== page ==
Prodigal fathers leave children and their mothers vulnerable to poverty and predators. This is why you see multiple references to God’s care and concern for widows and orphans throughout scripture.
On average, men are larger, stronger, and more aggressive than our female counterparts. This is why we build structures and fight wars. It is also why we have carried the weight of providing for our wives and children on our shoulders – both figuratively and literally – since the beginning of time.
Our prodigal father problem goes far beyond physical abandonment. As was the case in the garden, too many men have stood silent as serpents engage in dialogue with their wives about God’s created order.
I respect the women who run groups like Moms for Liberty, but it should not be up to women and children to man the front lines of the culture war.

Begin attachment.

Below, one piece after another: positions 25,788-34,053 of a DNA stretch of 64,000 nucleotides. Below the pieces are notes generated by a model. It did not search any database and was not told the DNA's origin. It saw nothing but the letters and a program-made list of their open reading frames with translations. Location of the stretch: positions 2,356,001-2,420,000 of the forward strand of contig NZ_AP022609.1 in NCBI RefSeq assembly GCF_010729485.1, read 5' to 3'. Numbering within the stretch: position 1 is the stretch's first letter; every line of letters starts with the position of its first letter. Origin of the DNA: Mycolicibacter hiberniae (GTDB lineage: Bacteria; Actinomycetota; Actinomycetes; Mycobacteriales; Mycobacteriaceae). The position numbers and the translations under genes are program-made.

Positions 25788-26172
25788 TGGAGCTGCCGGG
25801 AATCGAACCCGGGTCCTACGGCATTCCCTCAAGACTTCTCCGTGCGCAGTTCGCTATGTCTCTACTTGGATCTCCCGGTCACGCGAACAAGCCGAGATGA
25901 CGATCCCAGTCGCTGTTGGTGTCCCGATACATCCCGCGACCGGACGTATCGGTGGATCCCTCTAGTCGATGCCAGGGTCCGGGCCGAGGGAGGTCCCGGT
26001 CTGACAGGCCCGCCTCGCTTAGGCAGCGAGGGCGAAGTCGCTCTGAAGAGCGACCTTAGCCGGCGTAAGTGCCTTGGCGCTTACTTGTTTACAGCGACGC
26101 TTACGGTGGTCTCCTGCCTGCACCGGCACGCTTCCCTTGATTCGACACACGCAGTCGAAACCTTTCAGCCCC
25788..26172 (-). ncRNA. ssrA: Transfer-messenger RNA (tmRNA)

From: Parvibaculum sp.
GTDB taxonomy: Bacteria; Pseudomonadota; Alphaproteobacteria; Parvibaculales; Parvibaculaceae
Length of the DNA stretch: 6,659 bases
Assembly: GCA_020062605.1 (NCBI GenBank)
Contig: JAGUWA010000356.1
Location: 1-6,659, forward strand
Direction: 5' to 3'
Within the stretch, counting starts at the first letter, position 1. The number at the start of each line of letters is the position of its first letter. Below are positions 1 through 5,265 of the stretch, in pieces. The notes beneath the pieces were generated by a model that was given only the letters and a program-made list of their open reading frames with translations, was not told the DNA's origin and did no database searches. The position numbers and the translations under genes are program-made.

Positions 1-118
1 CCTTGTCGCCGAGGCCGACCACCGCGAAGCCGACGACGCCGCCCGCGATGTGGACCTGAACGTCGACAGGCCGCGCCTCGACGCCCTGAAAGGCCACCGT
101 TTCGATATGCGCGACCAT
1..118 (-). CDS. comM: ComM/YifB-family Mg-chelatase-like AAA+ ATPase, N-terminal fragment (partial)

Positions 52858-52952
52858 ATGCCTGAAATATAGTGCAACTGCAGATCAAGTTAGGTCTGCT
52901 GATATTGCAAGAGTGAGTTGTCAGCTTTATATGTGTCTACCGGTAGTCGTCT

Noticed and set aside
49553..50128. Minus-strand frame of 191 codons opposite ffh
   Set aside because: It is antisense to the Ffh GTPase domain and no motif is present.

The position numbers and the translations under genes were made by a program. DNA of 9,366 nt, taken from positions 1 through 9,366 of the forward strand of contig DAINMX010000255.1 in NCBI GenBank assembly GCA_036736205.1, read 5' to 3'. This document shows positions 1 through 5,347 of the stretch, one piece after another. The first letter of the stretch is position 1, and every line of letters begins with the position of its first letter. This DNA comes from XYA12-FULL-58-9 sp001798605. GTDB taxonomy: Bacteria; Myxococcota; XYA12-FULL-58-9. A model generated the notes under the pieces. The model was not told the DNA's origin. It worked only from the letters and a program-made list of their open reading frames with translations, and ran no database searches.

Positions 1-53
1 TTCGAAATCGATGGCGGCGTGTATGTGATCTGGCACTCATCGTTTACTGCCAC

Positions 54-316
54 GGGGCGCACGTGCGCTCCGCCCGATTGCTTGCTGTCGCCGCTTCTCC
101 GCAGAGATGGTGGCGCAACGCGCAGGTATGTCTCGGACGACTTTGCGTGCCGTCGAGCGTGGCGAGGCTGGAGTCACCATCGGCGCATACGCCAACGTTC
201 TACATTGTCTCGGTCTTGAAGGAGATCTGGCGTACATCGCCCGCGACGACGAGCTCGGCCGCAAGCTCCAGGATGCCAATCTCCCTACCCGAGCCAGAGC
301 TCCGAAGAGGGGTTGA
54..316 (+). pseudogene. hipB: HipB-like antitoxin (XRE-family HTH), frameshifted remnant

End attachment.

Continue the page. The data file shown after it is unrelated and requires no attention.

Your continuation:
Teenage girls shouldn’t have to have their faces blacked out and voices distorted in order to criticize Lia Thomas, the male UPenn swimmer who won an NCAA women’s championship earlier this year.
If Rachel Levine wants to believe he is a woman, that’s his right. But when he – and the activists powering the trans lobby – want to make hysterectomies, double mastectomies, and penile inversions for confused teens federal policy, there should be an army of fathers willing to stand up to his delusions.
Characterizing castration and mutilation as “gender-affirming care” is the “Big Lie” conservative politicians and pundits should be fighting to stop.
If not, we will have a generation of Franken-kids with mangled bodies and scarred minds who will hate the adults who allowed this madness to happen.